Ultimate Guide on Making a Business Plan for a Startup

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Ultimate Guide on Making a Business Plan for a Startup

Don’t know how to write a business plan? Here is everything you need to know and what to include to create a solid plan!

1What to know first

Before writing your business plan, there are a few things you should know about first. 

For starters, you should know your audience. If your startup will operate in a niche space, you wouldn’t want to use complex language or jargon no one would understand. You may be talking with investors or lenders who don’t have specific knowledge about your industry.

Furthermore, think about the length of the business plan. It’s best to keep your plan as short as possible, though your reader or audience may want to see even more details. Others would rather just see the high-level and crucial information. 

That said, you wouldn’t want to go overboard and write a 50-page business plan!

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2What’s your format?

There are two ways to write a business plan, which is:

  • The traditional route, the most common one, which you will most likely use. This contains more details and is used for most scenarios.
  • Lean startup plans are one-pagers, detailing the startup at the highest level. This is best for businesses that are expected to change quickly or are on a short timeline.

For this article, we will share how to write a start-up business plan.

3Writing the executive summary

This is your introduction and the hook, showing people why they should believe in your startup. Sell your business, explaining why it’s important. It’s best to supplement this with a summary of your plan and the operating model, though don’t go beyond 1-2 pages.

Include your business name, its background, address, key employees, and the list of products and services you plan to offer.

4The business description

This is where you go into full detail about your startup. What are the opportunities your business will capitalize on? What is the target market and how do you stand out from competitors? 

Highlight what sets your startup apart from everyone else’s.

5Market research and competitive analysis

Startups and all other businesses need to do comprehensive analyses of the market it plans to enter. Describe the market and industry your business plans to operate in, highlighting opportunities to take advantage of. If you found any unique trends from your market research, show them here.

You should also show the competitive landscape, letting the reader know what the competition is doing great in and what their weaknesses are. Explain why you will move in this space and what weaknesses you can exploit in the industry.

How do you predict that the competitors will react and will you take their customers? If so, how? All of this should be explained in your plan.

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6Operational structure

We’ll be diving deep into the business’ tangible details, explaining how your startup will operate on a daily basis. 

Talk about the legal structure of the business and include an organization’s chart if ever it has multiple stakeholders. Explain who is involved, their credentials, and how they’ll contribute to the startup.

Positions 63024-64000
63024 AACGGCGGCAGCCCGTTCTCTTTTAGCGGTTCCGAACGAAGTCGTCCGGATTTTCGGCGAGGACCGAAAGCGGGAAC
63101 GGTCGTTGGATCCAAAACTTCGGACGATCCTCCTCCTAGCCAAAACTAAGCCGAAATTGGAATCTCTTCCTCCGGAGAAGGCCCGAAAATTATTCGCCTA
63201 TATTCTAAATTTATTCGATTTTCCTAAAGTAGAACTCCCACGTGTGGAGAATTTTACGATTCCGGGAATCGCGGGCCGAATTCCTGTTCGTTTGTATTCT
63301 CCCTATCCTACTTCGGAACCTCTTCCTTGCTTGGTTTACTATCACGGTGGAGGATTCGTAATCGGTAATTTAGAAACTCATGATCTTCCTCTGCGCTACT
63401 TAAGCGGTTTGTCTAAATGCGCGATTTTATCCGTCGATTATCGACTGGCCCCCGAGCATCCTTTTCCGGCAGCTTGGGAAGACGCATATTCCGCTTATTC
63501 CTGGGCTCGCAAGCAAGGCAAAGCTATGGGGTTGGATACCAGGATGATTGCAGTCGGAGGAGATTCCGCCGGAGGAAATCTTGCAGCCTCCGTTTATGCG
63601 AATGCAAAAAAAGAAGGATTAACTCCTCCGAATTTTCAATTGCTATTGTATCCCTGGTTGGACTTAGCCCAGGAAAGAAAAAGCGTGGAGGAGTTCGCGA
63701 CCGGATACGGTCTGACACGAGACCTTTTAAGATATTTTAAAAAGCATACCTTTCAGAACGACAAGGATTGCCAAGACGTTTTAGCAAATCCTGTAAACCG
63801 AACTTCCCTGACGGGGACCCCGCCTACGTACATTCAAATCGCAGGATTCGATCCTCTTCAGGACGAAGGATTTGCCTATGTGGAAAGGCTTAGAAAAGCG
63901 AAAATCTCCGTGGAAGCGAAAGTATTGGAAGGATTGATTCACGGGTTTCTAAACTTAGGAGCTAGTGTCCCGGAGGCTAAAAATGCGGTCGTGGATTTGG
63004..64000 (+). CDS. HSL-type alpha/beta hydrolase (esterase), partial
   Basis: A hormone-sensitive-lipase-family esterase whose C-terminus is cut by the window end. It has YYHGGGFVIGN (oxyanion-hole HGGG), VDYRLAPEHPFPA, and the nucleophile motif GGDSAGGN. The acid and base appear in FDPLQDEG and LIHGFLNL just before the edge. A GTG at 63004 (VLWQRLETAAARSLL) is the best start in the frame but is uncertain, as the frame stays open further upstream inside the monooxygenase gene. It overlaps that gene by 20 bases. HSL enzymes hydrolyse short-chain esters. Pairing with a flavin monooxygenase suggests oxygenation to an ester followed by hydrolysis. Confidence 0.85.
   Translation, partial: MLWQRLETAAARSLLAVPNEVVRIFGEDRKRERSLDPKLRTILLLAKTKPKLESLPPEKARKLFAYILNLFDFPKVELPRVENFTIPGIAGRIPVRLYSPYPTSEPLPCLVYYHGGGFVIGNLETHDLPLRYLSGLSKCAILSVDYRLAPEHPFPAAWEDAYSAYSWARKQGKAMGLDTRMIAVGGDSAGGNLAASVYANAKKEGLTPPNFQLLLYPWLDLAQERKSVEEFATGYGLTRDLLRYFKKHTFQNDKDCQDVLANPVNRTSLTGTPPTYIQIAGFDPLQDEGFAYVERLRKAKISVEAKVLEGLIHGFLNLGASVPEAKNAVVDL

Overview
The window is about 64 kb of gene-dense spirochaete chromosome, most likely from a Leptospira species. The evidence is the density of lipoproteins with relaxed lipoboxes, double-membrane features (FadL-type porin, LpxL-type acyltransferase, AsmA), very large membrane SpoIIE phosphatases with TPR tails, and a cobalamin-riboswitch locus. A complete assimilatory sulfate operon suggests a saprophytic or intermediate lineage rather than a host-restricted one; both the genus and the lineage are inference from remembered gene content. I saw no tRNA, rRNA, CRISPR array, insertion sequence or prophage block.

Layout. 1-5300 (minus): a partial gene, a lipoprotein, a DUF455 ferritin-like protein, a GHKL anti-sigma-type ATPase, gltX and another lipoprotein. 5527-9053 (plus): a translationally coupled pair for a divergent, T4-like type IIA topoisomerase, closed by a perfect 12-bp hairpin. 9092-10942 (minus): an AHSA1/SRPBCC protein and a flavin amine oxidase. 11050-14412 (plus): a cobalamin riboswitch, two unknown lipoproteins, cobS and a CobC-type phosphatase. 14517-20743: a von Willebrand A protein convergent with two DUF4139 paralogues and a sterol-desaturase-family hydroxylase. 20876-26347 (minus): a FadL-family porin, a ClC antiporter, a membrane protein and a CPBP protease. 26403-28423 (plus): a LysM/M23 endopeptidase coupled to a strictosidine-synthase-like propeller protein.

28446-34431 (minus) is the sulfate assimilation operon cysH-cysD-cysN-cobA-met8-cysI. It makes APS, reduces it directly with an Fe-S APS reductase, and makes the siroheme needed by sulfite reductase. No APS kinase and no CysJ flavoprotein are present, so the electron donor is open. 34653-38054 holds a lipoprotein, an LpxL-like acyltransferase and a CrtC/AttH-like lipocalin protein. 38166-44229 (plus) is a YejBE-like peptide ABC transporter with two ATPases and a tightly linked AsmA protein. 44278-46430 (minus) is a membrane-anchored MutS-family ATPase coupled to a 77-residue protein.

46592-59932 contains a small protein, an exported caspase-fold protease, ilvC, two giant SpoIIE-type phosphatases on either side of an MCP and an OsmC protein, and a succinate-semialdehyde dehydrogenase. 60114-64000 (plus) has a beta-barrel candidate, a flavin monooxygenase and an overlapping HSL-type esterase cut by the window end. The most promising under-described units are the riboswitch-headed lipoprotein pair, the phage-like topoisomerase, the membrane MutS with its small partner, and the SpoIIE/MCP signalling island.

7About your products and services

Discuss your product and/or service offerings. This area may be more expensive because this is a crucial part of the plan. 

Describe your offerings and how it stands out against similar ones. Explain how it is priced and how it will play in the market when compared to the competition.

In here, you should explain your marketing and/or promotion plans. Identify the target market and show how you can make the market aware of your offering. 

Furthermore, include the message you’ll want to promote and how it resonates with your offering and target market. Answer the question, ‘how will your startup build awareness while retaining brand loyalty?’

8Raise the capital

If a prospective lender or investor will read this, include a section about your fund request. Be clear about how much you need and why. This part needs to be as detailed as possible since you won’t want to ask for a huge amount of money without a plan.

Besides explaining where the finds will be used, state your startup’s projected return on investment.

9Financial analysis and projections

It won’t matter if you have a fund request, you still need to have a financial analysis in your plan. This part should show how it will grow in the future. For existing startups looking to expand, also include the business’ past performance here.

For businesses that have been operating already, show your stability through the finances. For new startups that haven’t profited yet, be realistic and clear with the projections. You can use images and charts to make this easier to understand.

Research the industry norms and find out how comparable businesses performed. Include any cash flow statements, balance sheets, and income statements, if possible.

When you show the financial outlook, project the vision out over 5 years or so. State the logic behind such projections, and you may tie this back to the fund request if needed.

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10Your appendix

And lastly, for those who have other remaining pieces of information that couldn’t fit in the plan organically, such as licenses, charts, or patents, you can include this in the appendix.

Take note that this is NOT a document dump and that all information going here is used to support your business plan.

Wrapping It Up

Refer to this guide on writing a business plan to help set you and your startup for success. Good luck!

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